We wanted to see Leiden again, because the first time we were there, the day we got into the Netherlands, we hadn't seen much, because we had only put in about two hours on the parking permit, and had been distracted because there was a big open market going on that day. Well, it was Saturday market in Leiden again! We parked in a garage this time, so we could stay as long as we wanted, and walked around the market and other parts of Leiden. Leiden was another pretty, canal-filled Netherlands city, but with a very big outdoor market. There were food stands of all kinds, cheeses, breads, fish, clothing, bicycle parts, you name it. It went on for blocks and blocks in every direction. There was a big crowd of people in town, and zillions of bicycles (I'm running out of names for huge numbers of bicycles). After walking around for several hours, and taking lots of pictures, we went back to the car and drove to Delft.
On our way to Delft, and in fact, for several days, we passed more windmills. I have stopped taking pictures of them because we have seen so many. They are in farmers fields. They are just off the highway. As I said before, one was less than 20 feet from our hotel in Breukelen. They show up everywhere. Most seem to be privately owned, not tourist attractions. Some of the larger ones are residences. Today, several that we saw had their sails deployed and were turning! Incredible. It's wonderful that they maintain them. In America, they'd probably tear them down to build shopping malls.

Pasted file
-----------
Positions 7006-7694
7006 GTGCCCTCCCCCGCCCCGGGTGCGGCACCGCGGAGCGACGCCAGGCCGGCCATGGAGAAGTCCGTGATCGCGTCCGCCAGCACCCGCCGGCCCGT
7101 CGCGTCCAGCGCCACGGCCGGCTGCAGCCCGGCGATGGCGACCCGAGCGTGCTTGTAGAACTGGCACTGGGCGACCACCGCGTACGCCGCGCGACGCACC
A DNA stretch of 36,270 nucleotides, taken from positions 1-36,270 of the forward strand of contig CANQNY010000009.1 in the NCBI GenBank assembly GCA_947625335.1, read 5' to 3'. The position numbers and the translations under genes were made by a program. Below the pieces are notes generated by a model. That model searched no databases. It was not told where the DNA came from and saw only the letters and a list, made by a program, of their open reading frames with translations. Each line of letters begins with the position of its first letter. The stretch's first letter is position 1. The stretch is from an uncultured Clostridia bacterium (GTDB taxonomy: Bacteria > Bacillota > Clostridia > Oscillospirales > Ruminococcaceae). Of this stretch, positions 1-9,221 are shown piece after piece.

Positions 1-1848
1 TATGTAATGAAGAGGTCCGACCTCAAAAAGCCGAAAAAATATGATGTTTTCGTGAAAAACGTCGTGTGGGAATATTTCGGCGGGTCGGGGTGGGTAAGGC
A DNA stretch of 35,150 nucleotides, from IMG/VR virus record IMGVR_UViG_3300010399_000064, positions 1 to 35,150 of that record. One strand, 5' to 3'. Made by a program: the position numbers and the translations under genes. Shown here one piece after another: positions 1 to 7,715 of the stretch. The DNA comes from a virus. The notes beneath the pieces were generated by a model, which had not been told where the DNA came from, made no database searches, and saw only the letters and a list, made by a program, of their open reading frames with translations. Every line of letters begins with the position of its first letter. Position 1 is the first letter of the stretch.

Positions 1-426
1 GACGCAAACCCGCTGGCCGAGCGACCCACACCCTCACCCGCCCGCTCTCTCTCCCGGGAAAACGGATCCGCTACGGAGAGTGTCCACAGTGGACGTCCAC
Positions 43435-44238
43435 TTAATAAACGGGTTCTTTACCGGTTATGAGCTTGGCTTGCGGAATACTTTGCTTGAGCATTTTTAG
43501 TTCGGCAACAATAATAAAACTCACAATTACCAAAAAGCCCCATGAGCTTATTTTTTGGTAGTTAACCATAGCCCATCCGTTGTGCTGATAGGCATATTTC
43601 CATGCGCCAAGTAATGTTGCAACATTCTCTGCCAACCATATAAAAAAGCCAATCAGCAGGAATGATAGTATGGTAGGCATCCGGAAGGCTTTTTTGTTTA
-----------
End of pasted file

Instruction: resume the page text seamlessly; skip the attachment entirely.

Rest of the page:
We got to Delft. We had booked two nights in the same hotel we stayed in a few weeks earlier, because we enjoyed the hotel, and it wasn't too expensive, and we felt that it would be a central location if we wanted to drive around from Delft. The hotel, as I said before, was music-themed, with each room dedicated to a different performer. Unfortunately, last time we had the “Brittany Spears” room. Luckily, this time we got the “Nat King Cole” room. Much better. On the wall over the bed was a quotation from Nat. It read “Critics don't buy records. They get 'em for free”. Good point Nat!
We then went out to see Delft again, this time in the sunshine. What a difference! The city was full of people. The shops were open. The outdoor cafes were open. There was an antique flea market all over the city, with stalls on almost every street. With the sun shining, the buildings and canals were beautiful, and we took a lot of pictures. We were at the entrance to the New Church, which we had missed seeing the last time, except for being let in for five minutes just as it closed. This time there was a sign saying something like “Open Monument Day”, and lots of people were going in for free! Unfortunately, one again we got there just before closing, but we walked in and some musicians were playing up in the organ loft, accompanying the organ. We listened until they finished, and then had to leave because it was closing time again.